You have possibly one of the most un-Rock ‘n’ Roll hobbies around…beekeeping. How did you get into that?

It’s a very simple hobby really. I stumbled across it because we had moved into this property with two acres of land that had been vacant for 10 years. I wanted to plant some fruit trees and my wife wanted a nice garden. I did some research and found out that honey bees are a great way to pollinate. It’s a really easy hobby and it’s a beautiful hobby. For me it’s a moment with nature. The bees have personalities and they make wonderful honey. I get tons and tons of honey. Sometimes we sell some on our website for charity so keep checking if you want some.

Your UK tour finishes in Manchester on 7th December. What will you be doing for the rest of the year?

After the UK shows I’m heading back over to mainland Europe and will play some shows in Germany and Scandinavia. I’ll then head back home to spend Christmas with my family.

Steve Vai’s UK tour starts on 1st December at The Guildhall, Plymouth and ends on 7th December at O2 Apollo, Manchester.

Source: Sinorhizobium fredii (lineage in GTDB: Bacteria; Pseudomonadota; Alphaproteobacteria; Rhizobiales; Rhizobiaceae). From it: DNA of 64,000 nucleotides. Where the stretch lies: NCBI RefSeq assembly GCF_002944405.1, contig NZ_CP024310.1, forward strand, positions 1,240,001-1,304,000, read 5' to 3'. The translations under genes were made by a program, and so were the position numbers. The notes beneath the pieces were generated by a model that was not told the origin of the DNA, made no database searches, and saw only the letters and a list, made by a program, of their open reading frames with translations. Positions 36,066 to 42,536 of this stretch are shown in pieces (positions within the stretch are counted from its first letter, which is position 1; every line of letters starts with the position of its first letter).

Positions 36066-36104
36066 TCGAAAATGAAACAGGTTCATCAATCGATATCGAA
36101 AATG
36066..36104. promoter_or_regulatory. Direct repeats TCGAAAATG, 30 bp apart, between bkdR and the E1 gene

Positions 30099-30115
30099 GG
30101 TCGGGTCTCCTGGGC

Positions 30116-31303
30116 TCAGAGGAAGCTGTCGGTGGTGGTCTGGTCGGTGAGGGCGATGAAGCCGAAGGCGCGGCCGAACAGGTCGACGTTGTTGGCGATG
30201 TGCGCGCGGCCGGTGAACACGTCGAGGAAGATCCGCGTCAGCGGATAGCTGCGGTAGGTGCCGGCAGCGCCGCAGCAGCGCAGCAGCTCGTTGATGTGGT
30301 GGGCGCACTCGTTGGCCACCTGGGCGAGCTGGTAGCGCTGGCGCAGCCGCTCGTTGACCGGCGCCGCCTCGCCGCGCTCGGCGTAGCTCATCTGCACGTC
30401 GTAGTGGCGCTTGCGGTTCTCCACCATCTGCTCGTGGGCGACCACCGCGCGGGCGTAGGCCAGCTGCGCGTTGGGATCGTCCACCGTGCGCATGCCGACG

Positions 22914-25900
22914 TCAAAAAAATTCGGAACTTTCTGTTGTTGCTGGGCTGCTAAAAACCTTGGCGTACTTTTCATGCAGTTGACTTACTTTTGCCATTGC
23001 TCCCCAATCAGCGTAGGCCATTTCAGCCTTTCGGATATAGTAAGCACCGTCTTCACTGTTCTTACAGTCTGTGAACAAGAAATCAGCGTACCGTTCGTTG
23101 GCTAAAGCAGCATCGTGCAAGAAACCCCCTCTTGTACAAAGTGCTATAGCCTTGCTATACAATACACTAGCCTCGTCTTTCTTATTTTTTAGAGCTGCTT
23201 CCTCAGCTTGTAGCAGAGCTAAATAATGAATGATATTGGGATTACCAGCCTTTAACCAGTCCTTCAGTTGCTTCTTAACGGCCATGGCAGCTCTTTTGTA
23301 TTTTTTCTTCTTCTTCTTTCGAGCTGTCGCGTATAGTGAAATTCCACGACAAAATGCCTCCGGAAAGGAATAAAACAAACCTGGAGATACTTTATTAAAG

Steve Vai’s latest album The Story of Light is out now.


  • Mick Burgess

    Mick is a reviewer and photographer here at Metal Express Radio, based in the North-East of England. He first fell in love with music after hearing Jeff Wayne's spectacular The War of the Worlds in the cold winter of 1978. Then in the summer of '79 he discovered a copy of Kiss Alive II amongst his sister’s record collection, which literally blew him away! He then quickly found Van Halen I and Rainbow's Down To Earth, and he was well on the way to being rescued from Top 40 radio hell!   Over the ensuing years, he's enjoyed the Classic Rock music of Rush, Blue Oyster Cult, and Deep Purple; the AOR of Journey and Foreigner; the Pomp of Styx and Kansas; the Progressive Metal of Dream Theater, Queensrÿche, and Symphony X; the Goth Metal of Nightwish, Within Temptation, and Epica, and a whole host of other great bands that are too numerous to mention. When he's not listening to music, he watches Sunderland lose more football (soccer) matches than they win, and occasionally, if he has to, he goes to work as a property lawyer.